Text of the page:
Latinos are "progressives", but they may not know it. Yes, even Republican Latinos.
As the campaigns go into full swing, conversations about political ideology presents an opportunity for Democrats and should give pause to Republicans who continue to tilt right on the issues.
In the debate over the direction of the country as the Latino population grows, there has been a long discussion about political ideology that often insists on the mythology that Latinos are conservatives. Indeed, a famous saying that goes all the way back to Reagan is that "Hispanics are already Republicans, they just don't know it yet".
In Saturday night's GOP debate in New Hampshire, the candidates were asked if they are real conservatives. Jeb Bush and Marco Rubio were in agreement that conservatism meant limited government, free enterprise and a strong national defense. On social issues, the Republican candidates touted their opposition to abortion and they battled over who was tougher on immigration.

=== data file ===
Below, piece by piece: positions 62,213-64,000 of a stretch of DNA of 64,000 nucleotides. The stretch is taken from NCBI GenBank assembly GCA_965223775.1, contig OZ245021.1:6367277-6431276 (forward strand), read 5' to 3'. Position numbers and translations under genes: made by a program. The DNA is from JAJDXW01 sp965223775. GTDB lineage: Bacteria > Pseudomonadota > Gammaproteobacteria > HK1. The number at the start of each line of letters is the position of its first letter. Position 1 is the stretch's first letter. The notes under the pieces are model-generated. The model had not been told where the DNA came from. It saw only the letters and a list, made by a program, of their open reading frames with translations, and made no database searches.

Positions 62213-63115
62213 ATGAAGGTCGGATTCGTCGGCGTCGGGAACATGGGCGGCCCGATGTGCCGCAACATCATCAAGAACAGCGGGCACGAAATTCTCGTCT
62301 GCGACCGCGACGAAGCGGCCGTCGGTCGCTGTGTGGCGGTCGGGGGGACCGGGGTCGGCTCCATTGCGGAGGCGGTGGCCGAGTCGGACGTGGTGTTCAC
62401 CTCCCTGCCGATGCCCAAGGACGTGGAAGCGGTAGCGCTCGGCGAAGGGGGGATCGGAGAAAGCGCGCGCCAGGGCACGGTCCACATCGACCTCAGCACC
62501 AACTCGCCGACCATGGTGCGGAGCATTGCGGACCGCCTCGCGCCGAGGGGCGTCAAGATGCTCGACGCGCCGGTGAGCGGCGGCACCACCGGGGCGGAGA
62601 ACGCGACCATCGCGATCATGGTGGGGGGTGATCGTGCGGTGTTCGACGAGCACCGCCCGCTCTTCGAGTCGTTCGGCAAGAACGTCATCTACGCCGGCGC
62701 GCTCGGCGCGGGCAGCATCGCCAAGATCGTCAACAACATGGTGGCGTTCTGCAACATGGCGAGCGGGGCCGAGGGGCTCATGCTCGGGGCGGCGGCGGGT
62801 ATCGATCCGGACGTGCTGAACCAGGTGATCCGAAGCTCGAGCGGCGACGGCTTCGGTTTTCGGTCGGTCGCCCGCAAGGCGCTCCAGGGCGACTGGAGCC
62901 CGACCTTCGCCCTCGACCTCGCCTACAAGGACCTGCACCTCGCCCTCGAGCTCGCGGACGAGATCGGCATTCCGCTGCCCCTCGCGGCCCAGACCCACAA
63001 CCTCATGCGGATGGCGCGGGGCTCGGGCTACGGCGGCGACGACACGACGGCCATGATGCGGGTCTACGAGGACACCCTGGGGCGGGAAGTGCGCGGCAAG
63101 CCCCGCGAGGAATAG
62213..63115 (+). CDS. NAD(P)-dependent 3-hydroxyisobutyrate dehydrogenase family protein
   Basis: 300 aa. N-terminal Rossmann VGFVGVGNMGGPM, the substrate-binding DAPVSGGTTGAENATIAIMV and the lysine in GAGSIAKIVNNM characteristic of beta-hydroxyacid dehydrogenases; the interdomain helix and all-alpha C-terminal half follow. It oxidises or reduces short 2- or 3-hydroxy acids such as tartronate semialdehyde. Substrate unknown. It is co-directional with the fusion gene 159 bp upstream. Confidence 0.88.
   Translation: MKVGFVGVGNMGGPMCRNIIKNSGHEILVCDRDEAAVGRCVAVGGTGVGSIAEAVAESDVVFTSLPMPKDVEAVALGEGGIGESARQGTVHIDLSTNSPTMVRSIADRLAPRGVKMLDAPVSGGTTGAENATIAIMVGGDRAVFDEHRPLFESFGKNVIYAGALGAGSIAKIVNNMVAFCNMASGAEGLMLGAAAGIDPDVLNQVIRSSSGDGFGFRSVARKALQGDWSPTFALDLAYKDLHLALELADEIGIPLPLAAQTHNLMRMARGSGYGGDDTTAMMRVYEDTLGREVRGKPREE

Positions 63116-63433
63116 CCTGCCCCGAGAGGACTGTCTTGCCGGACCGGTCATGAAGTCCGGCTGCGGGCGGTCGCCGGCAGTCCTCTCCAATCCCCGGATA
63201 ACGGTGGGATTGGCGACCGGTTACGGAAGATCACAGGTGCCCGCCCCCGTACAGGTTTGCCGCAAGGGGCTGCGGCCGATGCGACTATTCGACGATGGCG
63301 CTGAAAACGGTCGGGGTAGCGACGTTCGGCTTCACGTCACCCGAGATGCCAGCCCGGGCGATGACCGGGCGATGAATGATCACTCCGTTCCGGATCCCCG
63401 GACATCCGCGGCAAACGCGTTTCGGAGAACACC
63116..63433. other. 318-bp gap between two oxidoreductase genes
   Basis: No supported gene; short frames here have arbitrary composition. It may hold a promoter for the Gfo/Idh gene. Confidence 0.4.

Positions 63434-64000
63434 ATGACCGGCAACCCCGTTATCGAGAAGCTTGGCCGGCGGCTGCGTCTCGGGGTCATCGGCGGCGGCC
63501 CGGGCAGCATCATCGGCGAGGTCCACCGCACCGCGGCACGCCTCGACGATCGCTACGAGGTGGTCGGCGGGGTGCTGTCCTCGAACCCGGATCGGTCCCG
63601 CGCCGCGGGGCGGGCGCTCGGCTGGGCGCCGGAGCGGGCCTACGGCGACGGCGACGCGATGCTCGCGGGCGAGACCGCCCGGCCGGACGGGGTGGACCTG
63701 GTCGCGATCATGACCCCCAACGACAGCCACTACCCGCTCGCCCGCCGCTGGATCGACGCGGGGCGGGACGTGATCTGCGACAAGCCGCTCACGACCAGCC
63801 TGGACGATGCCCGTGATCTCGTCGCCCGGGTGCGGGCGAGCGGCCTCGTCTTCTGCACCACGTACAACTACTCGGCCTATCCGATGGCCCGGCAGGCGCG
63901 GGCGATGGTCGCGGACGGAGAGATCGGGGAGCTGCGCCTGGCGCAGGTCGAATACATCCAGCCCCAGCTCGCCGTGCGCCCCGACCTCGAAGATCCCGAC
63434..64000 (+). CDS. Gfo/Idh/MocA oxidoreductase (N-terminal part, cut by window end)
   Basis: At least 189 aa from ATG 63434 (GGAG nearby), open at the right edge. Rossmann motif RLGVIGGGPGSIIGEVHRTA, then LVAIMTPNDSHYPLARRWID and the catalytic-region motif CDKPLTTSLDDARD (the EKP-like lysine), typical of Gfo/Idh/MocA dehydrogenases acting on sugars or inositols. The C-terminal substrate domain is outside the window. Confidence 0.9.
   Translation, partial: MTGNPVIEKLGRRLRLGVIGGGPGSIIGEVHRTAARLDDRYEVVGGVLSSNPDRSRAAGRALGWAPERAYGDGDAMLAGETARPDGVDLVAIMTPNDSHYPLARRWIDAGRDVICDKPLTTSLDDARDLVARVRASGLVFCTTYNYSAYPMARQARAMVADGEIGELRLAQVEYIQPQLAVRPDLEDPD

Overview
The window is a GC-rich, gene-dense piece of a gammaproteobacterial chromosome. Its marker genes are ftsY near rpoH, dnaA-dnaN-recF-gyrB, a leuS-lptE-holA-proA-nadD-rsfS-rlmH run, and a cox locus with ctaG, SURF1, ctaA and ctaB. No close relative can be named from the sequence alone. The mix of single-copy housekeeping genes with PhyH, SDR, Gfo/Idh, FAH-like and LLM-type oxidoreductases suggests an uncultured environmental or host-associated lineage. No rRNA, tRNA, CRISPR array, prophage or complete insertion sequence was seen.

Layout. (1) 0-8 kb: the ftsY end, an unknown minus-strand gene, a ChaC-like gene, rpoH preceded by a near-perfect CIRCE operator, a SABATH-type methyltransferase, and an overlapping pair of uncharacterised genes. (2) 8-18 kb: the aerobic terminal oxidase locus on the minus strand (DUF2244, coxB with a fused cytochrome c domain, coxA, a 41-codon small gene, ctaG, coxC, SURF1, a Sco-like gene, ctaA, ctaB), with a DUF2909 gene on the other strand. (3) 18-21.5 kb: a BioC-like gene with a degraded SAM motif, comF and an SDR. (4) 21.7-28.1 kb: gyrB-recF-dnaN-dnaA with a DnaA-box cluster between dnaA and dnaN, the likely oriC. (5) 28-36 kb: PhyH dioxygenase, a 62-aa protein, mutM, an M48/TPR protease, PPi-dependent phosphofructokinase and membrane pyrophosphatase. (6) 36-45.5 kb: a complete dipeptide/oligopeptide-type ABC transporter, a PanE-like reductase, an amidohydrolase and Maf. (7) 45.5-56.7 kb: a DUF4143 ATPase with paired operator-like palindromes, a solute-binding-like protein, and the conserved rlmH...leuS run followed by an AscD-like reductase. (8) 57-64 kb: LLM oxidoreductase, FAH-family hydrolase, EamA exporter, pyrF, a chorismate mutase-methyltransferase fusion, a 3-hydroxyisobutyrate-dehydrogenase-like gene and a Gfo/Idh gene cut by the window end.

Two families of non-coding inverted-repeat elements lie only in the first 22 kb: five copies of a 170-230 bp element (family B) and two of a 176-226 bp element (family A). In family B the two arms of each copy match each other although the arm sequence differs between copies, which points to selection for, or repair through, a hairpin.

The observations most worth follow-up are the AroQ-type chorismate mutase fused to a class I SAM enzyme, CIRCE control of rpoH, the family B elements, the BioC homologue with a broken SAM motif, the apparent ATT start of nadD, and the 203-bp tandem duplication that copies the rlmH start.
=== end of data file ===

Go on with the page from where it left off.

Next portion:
But while Latinos indicate some differences on specific issues, studies have shown them to be slightly more liberal - but now we're using the word "progressive" - than non-Latinos, and this includes Latino Republicans.
A study by Gary Segura and Shaun Bowler showed that Latinos have a clear preference for an active federal government. In their study, they analyzed data on Latino preferences and found that over 80 percent of Latinos felt that more government action was necessary to solve problems, compared to 59 percent of whites. While 47 percent of whites said that less government was better, only 18 percent of Hispanics agreed.